Ball State University, Muncie, Ind., has begun the drilling of the largest geothermal project in U.S. history. On May 9, the first of up to 4,000 holes was ceremonially drilled by Senator Richard Lugar, using Laibe Corp.’s model Versa-Drill V-100NG/RH drilling rig.

“This system will heat and cool more than 40 buildings over 660 acres, and as such, it will be the first full-scale district geothermal project in the country,“ says Ball State University president Jo Ann Gora.

The new system will replace the university’s coal-fired plant, and is anticipated to save $2 million annually in energy costs.

“We’re honored to be part of the ground-breaking ceremony,” says Jim Hopkins, president and CEO, Laibe Corp. “Our rigs have travelled around the world and helped with some pretty amazing projects, but to be part of the Ball State ground-breaking truly is an exciting opportunity, especially with Senator Lugar on the driller’s stand of a Versa-Drill.”

The project is expected to be completed in 8 years, and will create numerous new jobs throughout that time. When complete, it’s expected to eliminate 80,000 tons of carbon emissions per year, and cut Ball State’s carbon footprint in half.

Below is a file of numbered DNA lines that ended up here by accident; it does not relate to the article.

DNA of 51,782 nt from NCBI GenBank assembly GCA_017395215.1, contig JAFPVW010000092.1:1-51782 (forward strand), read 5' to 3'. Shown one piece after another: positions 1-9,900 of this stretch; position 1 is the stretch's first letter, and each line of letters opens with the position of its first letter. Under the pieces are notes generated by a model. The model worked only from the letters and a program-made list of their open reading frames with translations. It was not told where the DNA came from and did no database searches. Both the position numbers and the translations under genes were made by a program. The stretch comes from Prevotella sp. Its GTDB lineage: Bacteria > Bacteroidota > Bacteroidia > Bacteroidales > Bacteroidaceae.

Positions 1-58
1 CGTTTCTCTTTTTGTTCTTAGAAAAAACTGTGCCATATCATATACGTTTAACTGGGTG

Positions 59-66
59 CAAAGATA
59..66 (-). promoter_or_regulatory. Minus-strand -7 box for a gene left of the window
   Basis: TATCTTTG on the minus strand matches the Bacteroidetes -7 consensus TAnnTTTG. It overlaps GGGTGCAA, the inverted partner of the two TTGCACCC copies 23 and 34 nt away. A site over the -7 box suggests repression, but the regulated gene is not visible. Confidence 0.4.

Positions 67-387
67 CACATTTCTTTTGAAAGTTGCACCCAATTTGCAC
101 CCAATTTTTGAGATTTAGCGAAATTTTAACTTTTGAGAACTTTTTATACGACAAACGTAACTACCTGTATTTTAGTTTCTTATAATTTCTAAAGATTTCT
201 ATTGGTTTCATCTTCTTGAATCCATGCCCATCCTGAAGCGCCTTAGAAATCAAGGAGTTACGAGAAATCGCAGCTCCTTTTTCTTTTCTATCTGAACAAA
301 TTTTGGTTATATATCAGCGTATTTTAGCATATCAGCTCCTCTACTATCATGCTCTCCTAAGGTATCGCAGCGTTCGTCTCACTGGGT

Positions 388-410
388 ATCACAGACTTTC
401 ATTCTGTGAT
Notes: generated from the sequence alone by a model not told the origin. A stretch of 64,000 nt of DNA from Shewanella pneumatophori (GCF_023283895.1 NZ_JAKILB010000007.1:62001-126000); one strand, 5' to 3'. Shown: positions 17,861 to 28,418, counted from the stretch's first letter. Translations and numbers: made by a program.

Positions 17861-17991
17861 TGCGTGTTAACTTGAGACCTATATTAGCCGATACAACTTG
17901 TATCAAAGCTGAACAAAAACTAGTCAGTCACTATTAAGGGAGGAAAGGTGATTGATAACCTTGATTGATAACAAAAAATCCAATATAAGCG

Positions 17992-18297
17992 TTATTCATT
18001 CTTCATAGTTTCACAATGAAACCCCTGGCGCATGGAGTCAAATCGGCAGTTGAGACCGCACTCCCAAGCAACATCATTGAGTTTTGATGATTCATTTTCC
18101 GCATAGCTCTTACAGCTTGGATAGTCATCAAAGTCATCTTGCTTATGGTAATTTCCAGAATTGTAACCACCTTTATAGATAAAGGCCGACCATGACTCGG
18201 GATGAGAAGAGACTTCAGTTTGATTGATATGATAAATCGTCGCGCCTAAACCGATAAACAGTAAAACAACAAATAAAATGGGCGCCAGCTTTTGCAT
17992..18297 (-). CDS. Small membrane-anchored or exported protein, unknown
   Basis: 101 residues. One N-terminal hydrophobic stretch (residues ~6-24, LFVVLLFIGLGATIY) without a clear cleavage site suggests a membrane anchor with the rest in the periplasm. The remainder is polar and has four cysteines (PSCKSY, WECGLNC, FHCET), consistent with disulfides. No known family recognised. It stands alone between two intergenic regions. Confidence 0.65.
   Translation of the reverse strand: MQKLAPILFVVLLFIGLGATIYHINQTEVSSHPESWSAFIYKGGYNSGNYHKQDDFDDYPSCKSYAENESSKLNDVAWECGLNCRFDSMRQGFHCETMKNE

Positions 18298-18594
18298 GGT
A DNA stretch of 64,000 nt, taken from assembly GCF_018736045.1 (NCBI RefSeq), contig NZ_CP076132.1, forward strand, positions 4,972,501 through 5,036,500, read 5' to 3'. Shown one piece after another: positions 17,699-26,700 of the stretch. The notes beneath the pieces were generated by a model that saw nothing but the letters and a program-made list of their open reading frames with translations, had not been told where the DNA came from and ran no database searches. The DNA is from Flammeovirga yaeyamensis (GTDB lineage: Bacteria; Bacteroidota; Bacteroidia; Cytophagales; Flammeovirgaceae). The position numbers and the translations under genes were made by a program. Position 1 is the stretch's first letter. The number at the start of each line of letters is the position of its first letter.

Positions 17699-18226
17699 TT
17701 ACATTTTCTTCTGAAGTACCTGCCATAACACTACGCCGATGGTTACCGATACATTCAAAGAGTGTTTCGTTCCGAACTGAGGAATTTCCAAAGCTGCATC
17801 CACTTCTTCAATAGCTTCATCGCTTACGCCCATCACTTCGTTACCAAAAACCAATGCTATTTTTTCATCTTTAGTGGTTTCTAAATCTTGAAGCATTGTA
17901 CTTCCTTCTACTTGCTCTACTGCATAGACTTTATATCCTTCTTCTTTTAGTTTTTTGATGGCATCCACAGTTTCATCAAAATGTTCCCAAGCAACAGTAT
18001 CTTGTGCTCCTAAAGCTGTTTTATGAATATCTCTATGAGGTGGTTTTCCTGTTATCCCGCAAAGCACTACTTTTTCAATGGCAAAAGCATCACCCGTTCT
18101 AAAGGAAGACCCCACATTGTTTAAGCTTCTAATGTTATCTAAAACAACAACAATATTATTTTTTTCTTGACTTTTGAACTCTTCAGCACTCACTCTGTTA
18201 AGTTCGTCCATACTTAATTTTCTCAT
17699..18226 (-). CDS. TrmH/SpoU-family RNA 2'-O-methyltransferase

Construction for the first phase will involve drilling 1,750 wells. As many as 10 drilling rigs will be operating at the same time in order to get the first two well fields done as quickly as possible. Ball State is drawing the attention of other universities that are calling to see how they’re approaching the project.

The finished project should leave a very small visual footprint on the campus. “If we do everything right, when it’s all said and done, this place will look exactly like it looks right now,” Gora says.

“This is a large project,” says Hopkins. “We are confident that Ball State University will set the standard for large-scale geothermal projects. Laibe Corp. will do whatever it can to assist Ball State in making sure this project is a success for them and the geothermal industry.”